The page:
05/11/2003 11:00PM

Image, as ever, is everything


INGLEWOOD, Calif. - "Why shouldn't truth be stranger than fiction?" wrote Mark Twain. "Fiction, after all, has to make sense."

Thanks, Mr. Clemens, for the warning. Still, the mind of the American horse racing fan must be reeling. For the past month, the game has been exposed to the highest levels of media notoriety, where such misty concepts as truth and fiction take a backseat to tabloid appetite. The idea that a jockey would have something illegal in his hand at the moment of victory in the Kentucky Derby does not have to make sense, does it? The idea itself makes news, as long as someone is willing to believe it might be true.

Hopefully, by the time this is read, horse racing's "photo-gate" will have come to a head and begun to wither away. For those who owe Jose Santos an abject apology, the line forms to the left. And take heart, oh ye of little journalistic sense, there is a chance you could find residual fame as part of Harry Shearer's syndicated radio program "Le Show," heard each Sunday on National Public Radio.

Racing made Shearer's "Apologies of the Week" in April when Eric Young, president of the Northlands Spectrum harness operation in Edmonton, apologized for an advertisement that was considered tasteless in its references to "Baghdad Bob" - Iraqi minister of information Mohammed Saeed al-Sahaf - who became known for his wildly inaccurate statements.

The Northlands ad reportedly compared horse racing to a holy war, employing such terms as jihad, infidel drivers, and "jackals of revenge," and suggested that "Bagdad Bob" would make an effective race-caller, since he was not above "a little inaccuracy to make a race more exciting."

"A mistake was made," Young said. "We want to apologize. We didn't intend to offend anyone."

Fair enough. But let's keep things in perspective. This, after all, is the world of advertising, in which self-policing standards of truth and taste have long ago been abandoned. The idea is to grab attention, which is exactly what the ads for Diamond Denim jeans did last week when they aired on ESPN's pre-Derby racing shows.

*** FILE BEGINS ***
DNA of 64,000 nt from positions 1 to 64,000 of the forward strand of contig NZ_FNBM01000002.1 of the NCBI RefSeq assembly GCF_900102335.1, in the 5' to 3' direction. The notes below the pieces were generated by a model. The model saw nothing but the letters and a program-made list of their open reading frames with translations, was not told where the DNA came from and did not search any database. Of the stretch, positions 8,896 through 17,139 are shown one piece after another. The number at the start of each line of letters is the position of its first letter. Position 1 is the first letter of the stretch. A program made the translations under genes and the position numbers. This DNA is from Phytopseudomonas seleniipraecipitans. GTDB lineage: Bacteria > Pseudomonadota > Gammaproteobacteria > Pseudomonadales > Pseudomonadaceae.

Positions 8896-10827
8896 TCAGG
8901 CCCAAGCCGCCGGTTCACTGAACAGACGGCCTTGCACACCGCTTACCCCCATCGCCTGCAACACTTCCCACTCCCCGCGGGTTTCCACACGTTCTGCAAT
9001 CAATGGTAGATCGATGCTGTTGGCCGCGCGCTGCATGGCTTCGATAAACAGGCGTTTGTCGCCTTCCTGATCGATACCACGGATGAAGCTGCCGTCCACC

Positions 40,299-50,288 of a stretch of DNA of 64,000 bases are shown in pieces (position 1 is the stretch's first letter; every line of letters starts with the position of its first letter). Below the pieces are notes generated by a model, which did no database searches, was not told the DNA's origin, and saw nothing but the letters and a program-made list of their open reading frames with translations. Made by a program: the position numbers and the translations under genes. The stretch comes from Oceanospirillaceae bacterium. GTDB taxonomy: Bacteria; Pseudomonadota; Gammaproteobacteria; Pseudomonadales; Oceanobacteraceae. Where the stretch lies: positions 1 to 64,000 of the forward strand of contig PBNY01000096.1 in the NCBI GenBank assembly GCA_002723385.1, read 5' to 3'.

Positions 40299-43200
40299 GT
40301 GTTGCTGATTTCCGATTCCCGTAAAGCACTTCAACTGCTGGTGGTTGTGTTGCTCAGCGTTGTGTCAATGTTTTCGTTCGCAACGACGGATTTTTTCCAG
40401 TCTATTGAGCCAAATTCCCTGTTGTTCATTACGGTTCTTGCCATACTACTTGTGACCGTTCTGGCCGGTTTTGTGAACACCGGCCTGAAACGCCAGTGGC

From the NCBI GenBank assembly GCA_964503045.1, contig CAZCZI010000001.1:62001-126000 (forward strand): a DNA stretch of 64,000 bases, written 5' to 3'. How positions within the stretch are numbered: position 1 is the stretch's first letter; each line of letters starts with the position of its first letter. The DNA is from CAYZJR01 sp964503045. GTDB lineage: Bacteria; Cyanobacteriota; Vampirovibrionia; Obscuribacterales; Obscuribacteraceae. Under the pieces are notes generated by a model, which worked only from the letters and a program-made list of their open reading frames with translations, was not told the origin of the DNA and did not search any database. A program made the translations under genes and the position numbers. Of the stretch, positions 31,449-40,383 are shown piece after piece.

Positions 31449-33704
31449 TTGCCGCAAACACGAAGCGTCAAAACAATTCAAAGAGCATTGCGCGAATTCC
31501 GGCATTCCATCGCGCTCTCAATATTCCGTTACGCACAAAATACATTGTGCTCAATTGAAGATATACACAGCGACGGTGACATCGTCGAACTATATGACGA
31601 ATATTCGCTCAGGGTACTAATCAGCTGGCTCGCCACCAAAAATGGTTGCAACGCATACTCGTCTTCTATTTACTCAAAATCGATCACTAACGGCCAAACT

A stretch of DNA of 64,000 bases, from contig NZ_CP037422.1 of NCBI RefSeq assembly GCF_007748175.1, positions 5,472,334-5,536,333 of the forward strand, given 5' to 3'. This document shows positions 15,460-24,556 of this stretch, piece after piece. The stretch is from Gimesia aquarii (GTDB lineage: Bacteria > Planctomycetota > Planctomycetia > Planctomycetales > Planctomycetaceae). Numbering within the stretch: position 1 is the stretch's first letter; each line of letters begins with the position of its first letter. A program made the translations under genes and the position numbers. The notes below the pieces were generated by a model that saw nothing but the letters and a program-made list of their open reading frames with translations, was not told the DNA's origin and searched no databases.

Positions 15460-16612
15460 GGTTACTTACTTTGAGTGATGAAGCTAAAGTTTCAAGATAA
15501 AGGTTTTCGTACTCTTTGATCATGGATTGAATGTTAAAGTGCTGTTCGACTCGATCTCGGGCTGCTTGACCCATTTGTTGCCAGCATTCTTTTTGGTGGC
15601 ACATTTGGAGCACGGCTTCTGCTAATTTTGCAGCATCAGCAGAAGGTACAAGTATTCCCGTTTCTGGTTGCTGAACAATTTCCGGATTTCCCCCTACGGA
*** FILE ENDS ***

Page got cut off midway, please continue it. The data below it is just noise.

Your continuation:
With Bob Baffert doing a good job as celebrity pitchman (nothing gets between him and his Diamond Denims), the ad features a slick, three-dimensional computer graphic of the male torso. As Baffert recites his lines, the graphic rotates to display the crotch area, which is further highlighted by a circle, just as Baffert says, " . . . made with extra space right where you need it most."

This is funny stuff. No apologies necessary. The audience is entertained. And the best part of ad is saved for last, when it is revealed that these are "the official jeans of the NTRA."

It will be interesting to see how the National Thoroughbred Racing Association - the league office - will handle the fallout from photo-gate. The public denigration of a star jockey and America's foremost race deserves an aggressive response.

And just when things were going so well, at least in terms of public relations. The night before the Kentucky Derby, David Letterman picked up his desk phone and put in a call to Dave Johnson, the veteran race-caller.

Recall that in early 2000 Johnson's trademark "and down the stretch they come!" was designated by Letterman as the official "Late Show" catchphrase of the new millennium. Johnson, who was not entirely surprised by the Derby eve call, was asked to treat the Letterman audience with a couple of robust down-the-stretch-they-comes. Dave delivered. David giggled and grinned. Horse racing was, at least for a moment, hip.

At the same time, out on the streets and racked prominently next to grocery checkout lines, the May 12 edition of People magazine hyped its special double issue of "50 Most Beautiful People."

Since beauty is so difficult to define, this is no time to question the requisites of the "50" list. Anyway, humorist Richard Armour once warned that, "Beauty is only skin deep, and the world is full of thin-skinned people."

So there were Jennifer Aniston and Nicole Kidman and Colin Farrell and Catherine Zeta-Jones and Daniel Day-Lewis and all the usual suspects, movie stars mostly, a few singers, and then suddenly, there on page 130 - Gary Stevens. Yes that Gary Stevens, Hall of Fame jockey and three-time Derby winner, photographed leaning against a tree, wearing a come-hither smile and a pair of denims (Diamond?) that fit just right.

"Yes, I've been getting it from all directions," Stevens sighed on Derby Day as he tried to deal with this peculiar piece of fame. "My mom even wondered if they had to shoot the picture the way they did, but otherwise she was okay with it."

Stevens, of course, will be part of the publicity machine about to roll out for the summertime release of the movie "Seabiscuit." His role as George Woolf has Hollywood buzzing. Or something like that. Whatever the noise, it can't be bad for racing.

Unlike photo-gate, which couldn't be worse.